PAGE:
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Refractory Generalized Anxiety Disorder

Mark H. Pollack, MD

Published: April 15, 2009

Article Abstract

Generalized anxiety disorder (GAD) has a lifetime prevalence in the US population of about 5.7%. Typically, GAD begins in early adulthood and tends to have a chronic and persistent course. The disorder frequently presents comorbidly with other conditions, and about 90% of patients with GAD have at least 1 comorbid lifetime psychiatric disorder. Patients with GAD tend to be high users of medical services; the disorder is associated with significant physical as well as psychological symptomatology and impacts health, family relationships, and employment. Pharmacologic and psychosocial treatments are available for GAD. Different side effect profiles, speed of onset of action, and discontinuation requirements of individual drugs need to be taken into account when selecting treatment. Treatment selection should include consideration of comorbidity, psychological function, social impairment, and refractoriness, as well as the need for ongoing intervention for many individuals. Innovative treatments, including anticonvulsants, atypical antipsychotics, and others, as well as treatment targeting concomitant insomnia, may help improve outcomes for affected individuals.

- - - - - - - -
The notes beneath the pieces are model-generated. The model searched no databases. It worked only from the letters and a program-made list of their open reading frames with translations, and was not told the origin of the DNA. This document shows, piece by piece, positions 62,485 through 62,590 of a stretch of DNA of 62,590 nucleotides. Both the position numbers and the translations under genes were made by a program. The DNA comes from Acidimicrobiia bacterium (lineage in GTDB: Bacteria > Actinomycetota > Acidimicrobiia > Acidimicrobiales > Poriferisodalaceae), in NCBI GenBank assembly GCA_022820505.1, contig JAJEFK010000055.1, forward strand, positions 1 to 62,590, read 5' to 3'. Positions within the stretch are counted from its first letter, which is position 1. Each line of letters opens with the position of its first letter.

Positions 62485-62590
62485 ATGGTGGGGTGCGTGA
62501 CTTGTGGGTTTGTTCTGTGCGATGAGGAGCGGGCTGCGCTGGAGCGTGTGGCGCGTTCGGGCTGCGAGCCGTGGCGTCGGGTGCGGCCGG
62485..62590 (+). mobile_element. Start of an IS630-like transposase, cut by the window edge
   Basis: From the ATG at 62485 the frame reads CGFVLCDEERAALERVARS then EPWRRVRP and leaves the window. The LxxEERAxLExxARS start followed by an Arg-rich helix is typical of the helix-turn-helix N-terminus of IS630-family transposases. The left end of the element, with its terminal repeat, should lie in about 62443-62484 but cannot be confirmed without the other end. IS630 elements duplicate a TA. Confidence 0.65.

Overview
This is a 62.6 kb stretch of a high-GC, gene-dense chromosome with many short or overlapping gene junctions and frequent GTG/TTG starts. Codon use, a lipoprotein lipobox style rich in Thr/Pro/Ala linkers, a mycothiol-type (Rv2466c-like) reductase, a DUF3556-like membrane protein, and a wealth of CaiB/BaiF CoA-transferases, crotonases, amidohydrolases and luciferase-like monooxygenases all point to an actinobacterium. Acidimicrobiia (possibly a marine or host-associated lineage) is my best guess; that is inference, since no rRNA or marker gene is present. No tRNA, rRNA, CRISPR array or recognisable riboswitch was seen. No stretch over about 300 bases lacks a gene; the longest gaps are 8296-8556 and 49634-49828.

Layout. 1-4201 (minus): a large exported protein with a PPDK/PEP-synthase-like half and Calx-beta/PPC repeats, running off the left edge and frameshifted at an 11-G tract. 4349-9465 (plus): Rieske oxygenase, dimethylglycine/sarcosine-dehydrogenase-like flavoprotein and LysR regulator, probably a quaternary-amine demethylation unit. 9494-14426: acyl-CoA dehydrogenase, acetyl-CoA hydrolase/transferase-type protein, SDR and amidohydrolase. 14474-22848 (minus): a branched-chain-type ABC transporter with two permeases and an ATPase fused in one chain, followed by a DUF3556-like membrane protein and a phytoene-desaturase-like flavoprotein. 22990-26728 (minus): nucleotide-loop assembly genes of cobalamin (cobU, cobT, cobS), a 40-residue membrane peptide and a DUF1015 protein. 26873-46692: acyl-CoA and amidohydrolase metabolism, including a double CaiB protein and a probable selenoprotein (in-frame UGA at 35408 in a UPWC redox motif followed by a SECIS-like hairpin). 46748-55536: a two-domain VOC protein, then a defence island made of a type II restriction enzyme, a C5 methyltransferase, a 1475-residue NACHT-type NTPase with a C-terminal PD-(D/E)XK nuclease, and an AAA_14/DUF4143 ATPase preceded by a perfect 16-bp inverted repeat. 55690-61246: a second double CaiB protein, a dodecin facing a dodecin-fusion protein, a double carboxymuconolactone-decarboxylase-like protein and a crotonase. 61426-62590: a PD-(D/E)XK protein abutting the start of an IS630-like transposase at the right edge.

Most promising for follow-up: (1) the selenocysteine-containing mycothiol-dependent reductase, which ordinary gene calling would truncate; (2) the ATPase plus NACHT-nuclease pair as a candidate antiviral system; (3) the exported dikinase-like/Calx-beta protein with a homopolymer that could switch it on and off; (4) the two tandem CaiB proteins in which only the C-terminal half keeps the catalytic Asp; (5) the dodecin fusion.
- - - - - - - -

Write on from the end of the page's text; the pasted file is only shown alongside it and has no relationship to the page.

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Volume: 11

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